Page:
This article by Linda Murphy was first published here in 2012
Declarative language, plain and simple, is stating out loud what one knows or thinks in the form of a comment. It may be used to share an opinion (I love spaghetti!); make a prediction (I think we are going to the movies tomorrow.); announce / celebrate (We had a great time today!); observe (I notice that your friend wants a turn.); reflect on past experience (Last time this stopped working we checked the batteries.); or problem solve (We need tape to fix it.). Declarative language does not require a verbal response. Rather, it invites experience-sharing, and provides an ideal social framework for later conversational interactions.
Unfortunately, however, when people talk to children with ASD they frequently use imperative language, which is in the form of questions or commands that require a particular response. For example, “What color is that?”; “What is your name?”; “Say: block;” and “Look at me”, are all imperatives. The problem with this type of language is that it does not teach children how to become authentic communication partners, because its circumscribed nature does not invite experience-sharing, which is the basis for interactive language use. Indeed, when people primarily use imperative language with a child, he or she learns, incorrectly, that communication consists of right and wrong answers and questions and directive. It also teaches that the main purpose of communication is instrumental; that is, to “get” something from another person. In truth, authentic communication is primarily about experience-sharing. We communicate with others to share memories, gather information, learn about one another and the world, seek different opinions, and share emotions. While it is true that we sometimes need to communicate in order to “get” something, if children with ASD are to learn how to socially communicate with others, they need a linguistic environment that is rooted in declarative language input.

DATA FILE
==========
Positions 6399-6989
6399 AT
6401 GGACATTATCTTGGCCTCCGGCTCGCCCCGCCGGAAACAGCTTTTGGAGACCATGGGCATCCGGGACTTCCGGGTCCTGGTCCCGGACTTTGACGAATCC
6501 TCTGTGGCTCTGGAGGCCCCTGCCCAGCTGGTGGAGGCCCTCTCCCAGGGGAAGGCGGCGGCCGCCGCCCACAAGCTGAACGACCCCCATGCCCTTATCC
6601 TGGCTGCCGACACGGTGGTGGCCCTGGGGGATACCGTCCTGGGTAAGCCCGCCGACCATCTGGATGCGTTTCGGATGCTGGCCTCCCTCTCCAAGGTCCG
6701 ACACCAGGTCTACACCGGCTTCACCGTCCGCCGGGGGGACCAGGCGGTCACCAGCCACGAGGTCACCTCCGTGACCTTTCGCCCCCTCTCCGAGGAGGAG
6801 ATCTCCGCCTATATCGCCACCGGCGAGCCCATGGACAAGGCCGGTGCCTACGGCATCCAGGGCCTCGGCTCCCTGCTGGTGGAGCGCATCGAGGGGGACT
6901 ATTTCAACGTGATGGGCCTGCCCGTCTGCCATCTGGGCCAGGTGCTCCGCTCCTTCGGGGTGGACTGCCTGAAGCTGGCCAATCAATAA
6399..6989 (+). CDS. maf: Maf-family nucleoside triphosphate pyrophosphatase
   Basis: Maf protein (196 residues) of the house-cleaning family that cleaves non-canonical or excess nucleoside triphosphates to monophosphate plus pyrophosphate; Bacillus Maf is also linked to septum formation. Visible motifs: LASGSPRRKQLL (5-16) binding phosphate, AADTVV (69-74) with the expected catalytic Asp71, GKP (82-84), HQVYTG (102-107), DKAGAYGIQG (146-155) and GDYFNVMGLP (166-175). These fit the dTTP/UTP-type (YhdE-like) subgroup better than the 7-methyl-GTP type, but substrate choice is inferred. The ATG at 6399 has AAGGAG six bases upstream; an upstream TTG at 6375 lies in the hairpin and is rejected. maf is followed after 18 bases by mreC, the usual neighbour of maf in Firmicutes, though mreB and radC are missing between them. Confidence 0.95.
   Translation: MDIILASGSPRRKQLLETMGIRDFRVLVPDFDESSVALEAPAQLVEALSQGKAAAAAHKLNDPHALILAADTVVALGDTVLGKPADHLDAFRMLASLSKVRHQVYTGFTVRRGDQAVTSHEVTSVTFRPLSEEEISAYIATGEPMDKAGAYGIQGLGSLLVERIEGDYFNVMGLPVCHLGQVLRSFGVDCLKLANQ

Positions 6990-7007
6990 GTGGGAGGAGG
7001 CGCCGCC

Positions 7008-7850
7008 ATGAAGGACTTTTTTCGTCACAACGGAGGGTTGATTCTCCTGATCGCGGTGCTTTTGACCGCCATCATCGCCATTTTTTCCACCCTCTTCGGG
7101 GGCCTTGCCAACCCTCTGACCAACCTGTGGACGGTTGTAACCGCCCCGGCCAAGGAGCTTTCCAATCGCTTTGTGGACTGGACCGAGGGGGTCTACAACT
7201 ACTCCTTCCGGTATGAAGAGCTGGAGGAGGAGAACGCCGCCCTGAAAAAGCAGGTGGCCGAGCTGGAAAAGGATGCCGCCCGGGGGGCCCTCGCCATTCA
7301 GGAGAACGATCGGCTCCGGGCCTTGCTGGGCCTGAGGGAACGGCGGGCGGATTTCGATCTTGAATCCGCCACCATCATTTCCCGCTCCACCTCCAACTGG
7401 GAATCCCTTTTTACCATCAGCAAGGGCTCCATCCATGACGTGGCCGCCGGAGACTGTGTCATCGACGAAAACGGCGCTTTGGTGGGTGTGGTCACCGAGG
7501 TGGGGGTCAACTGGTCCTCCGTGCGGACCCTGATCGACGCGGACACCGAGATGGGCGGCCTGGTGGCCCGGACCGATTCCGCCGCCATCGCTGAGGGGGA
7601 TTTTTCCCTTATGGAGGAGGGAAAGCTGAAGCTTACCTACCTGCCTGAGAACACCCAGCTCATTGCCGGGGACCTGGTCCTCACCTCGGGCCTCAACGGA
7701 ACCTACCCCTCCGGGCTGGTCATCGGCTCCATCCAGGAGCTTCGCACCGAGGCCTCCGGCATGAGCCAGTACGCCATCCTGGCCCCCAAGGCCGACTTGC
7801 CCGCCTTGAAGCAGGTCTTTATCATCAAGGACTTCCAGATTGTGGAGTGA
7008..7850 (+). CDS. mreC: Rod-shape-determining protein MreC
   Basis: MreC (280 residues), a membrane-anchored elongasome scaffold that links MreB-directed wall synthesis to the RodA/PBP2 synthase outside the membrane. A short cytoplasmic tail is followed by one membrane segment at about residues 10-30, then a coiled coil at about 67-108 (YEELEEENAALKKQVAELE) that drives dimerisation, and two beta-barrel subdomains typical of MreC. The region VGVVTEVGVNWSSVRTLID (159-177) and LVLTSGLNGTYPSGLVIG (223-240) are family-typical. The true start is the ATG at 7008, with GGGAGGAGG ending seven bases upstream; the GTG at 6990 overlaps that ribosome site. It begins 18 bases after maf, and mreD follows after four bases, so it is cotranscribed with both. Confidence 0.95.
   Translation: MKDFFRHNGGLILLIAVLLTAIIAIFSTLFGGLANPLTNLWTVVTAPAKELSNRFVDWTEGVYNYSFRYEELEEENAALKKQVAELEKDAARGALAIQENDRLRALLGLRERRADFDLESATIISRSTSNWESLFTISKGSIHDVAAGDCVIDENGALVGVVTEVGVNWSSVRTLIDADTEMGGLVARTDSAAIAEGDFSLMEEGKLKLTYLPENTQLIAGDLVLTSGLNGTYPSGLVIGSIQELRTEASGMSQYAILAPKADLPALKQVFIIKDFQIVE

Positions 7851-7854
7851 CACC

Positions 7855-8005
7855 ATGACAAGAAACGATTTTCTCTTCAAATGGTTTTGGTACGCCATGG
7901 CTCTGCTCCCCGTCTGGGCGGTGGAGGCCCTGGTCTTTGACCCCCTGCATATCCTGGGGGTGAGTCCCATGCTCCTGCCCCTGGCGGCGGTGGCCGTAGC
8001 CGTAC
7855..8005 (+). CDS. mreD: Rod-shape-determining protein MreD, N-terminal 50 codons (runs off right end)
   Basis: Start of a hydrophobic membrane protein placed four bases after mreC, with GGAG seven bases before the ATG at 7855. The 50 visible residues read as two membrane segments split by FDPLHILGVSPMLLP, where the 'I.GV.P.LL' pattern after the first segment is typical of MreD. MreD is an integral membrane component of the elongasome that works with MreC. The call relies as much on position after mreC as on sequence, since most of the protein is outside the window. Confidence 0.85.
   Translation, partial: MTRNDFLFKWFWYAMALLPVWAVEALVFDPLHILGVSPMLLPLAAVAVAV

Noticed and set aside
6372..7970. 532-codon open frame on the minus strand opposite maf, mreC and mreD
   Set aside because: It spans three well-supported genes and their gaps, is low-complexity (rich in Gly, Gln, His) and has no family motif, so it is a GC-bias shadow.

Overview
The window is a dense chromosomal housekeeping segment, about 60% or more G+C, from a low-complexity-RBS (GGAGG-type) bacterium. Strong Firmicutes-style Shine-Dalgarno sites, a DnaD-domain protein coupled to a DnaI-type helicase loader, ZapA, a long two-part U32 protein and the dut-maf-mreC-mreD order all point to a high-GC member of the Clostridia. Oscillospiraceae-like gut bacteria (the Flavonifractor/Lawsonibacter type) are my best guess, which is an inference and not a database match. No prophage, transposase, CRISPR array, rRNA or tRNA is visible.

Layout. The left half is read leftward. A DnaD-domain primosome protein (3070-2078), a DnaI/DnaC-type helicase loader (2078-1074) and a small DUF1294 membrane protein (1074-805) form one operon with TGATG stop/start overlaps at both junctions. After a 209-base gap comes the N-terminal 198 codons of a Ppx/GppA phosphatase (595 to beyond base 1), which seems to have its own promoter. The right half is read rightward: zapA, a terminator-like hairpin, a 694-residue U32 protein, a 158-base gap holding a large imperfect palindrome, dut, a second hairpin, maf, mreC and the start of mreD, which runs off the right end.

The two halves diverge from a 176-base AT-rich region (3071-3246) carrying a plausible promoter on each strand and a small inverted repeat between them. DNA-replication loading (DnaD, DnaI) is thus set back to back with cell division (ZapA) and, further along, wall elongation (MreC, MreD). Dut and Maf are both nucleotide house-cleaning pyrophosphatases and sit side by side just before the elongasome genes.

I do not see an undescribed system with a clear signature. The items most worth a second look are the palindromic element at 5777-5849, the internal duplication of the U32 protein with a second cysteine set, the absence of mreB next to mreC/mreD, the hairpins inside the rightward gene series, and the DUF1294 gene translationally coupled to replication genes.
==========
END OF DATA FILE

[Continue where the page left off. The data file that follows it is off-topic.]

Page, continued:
If truth be told, children with ASD do not need language models that lead to the development of instrumental language use, for it is common knowledge that as their language progresses, it is often characterized by scripts and rote language that is instrumental, as opposed to social in nature. Furthermore, children with ASD often become “stuck” at the instrumental level and fail to reach the next (higher) level of language development which involves generating the creative, flexible, and dynamic language that comes so easily to typical language learners.
The question to ask is: What can we do to help the child with ASD generate creative language? The first step in this teaching process actually begins with the adult (which is very good news, because we are in control of what we do!). So, we need to take a step back and become aware of the type of language that we are using with the child. Are we asking the child with ASD a lot of questions (many of which we already know the answer to!)? Are we using too many commands? Is most of our language input designed to get something from the child? Or, are we generously giving information and sharing experiences so that the child can learn, over time, to do the same in return?
In contrast to the erroneous assumption that children with ASD cannot learn from this type of language input, I have found that mindful use of declarative language with children with ASD can make a huge difference in their ability to share experiences and memories; notice things; problem solve; understand perspective; and communicate on a more dynamic and creative level. That said, it is important to note that the language gains that result from ongoing exposure to declarative language take time, for the focus is not on words, per se, but rather on the use of those words for authentic communication. The challenge then is for us to make the commitment to change how we communicate with children with ASD, and to exercise the patience required to see results.
The following contains additional information on the benefits of using declarative language input with children on the autism spectrum:
Model self-narratives to help your child develop his or her own “inner voice”